33. charontwo says:

    @Just nutha ignint cracker:

    As long as the parties are entering into whatever bizarre relationships they are entering mutually, I have no complaints as to what they choose. At less than 1%, it would appear that it’s not something the population at large needs to fear, at least at this time.

    Weird beliefs are fine provided the weirdly believing keep their weird beliefs to themselves. The behavior cited suggests the sort of Christianity that believes in “witnessing.” Choosing politics as a career also suggests a desire to share his beliefs, not necessarily only with people who want such sharing.

  34. Kathy says:

    @Stormy Dragon:

    Fair enough.

    The thing is the majority leader controls the legislative schedule, and can do things like steal a supreme court seat, twice. It would have been nice if there’d been a mechanism to remove Mitch anyone in the chamber could use.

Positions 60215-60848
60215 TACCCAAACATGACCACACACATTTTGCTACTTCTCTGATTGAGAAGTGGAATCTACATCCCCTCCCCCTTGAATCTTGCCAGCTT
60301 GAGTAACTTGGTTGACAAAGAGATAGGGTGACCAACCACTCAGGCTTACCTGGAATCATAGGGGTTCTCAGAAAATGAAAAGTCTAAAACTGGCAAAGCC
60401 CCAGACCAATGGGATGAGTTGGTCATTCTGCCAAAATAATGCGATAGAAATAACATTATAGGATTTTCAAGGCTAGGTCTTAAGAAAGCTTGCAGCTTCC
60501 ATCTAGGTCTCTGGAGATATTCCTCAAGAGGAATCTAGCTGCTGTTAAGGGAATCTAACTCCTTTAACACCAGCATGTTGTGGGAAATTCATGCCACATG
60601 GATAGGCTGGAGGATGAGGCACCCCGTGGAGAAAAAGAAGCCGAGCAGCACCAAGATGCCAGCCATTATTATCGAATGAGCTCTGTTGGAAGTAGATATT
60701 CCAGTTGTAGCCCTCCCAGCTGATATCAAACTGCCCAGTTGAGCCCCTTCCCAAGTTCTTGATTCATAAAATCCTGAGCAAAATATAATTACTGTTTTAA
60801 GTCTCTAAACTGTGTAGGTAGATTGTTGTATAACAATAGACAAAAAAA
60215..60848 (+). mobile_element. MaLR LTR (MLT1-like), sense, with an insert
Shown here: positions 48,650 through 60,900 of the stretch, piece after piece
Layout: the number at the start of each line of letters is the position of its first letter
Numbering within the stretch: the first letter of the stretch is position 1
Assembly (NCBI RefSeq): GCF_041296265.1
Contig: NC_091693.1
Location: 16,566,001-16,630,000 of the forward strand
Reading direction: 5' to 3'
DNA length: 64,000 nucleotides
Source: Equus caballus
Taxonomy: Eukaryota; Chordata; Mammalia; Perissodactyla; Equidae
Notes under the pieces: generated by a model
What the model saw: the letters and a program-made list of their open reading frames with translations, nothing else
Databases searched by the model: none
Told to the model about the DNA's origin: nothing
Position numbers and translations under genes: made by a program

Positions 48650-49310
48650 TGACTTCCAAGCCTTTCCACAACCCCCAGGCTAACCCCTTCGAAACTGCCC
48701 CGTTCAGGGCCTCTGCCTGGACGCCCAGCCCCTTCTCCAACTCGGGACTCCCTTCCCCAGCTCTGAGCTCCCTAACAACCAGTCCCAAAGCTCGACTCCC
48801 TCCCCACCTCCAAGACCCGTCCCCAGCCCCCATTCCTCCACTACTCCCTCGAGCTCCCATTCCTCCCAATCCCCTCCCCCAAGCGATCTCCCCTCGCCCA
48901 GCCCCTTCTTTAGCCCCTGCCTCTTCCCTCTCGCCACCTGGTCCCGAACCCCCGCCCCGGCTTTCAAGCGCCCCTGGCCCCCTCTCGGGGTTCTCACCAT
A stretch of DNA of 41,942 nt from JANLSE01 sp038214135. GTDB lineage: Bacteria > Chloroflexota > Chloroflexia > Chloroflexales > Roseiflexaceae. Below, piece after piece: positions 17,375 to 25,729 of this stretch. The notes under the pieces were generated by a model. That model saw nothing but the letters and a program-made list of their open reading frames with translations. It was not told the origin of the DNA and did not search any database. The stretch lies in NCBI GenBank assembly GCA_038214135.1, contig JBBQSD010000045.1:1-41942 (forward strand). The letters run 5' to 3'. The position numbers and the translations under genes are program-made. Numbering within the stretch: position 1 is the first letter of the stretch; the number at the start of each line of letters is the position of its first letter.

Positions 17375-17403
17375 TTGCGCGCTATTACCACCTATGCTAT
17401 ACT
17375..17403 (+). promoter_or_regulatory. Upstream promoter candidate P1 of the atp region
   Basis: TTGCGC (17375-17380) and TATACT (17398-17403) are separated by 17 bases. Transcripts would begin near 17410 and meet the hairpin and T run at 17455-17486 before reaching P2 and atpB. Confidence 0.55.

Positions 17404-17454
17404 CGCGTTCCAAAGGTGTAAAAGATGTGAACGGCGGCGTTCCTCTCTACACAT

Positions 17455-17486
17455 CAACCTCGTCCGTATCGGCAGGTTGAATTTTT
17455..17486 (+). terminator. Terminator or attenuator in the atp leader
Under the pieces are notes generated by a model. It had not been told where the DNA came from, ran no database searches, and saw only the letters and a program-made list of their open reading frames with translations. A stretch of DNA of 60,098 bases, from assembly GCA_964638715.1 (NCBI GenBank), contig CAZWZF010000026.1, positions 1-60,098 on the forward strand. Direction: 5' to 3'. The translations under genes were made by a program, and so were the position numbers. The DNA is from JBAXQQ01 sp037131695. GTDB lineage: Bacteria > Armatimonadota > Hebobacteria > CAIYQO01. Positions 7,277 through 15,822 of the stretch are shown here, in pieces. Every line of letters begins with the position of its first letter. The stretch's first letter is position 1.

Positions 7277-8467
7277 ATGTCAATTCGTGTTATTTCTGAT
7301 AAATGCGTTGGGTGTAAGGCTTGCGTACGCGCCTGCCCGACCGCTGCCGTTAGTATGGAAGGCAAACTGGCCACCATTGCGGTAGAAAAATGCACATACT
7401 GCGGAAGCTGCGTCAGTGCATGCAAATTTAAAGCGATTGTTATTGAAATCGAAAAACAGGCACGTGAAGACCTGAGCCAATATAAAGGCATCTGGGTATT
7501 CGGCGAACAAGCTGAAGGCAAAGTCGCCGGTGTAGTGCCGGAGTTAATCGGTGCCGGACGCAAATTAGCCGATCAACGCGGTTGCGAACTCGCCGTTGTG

I don’t expect there ever to be one, and I doubt the democrats could have found support to remove him even if such a thing existed.

    I think of myself as idealistic but not naive. I may be off in my judgment.

  35. just nutha says:

    @inhumans99: Familiar with the concept, but the state enforcing the “contract” proactively is news for me.
    @charontwo: Best I can do on “witnessing” is what I already do with JWs and Mormons — decline to participate.

  36. steve says:

    Evangelical Christians, in theory, believe in evangelizing. In the church (cult) in which I grew up we were expected to witness to people to try to help bring them to Christ. It basically just means telling people how wonderful it is to accept Christ and they should also. You could also shame people into accepting Christ but that was more the specialty of the preachers. In my church you were expected to do this on your own and there was also an organized visitation night every week you were expected to attend. You would visit designated homes, ring the doorbell and try to get them to talk with you about Jesus.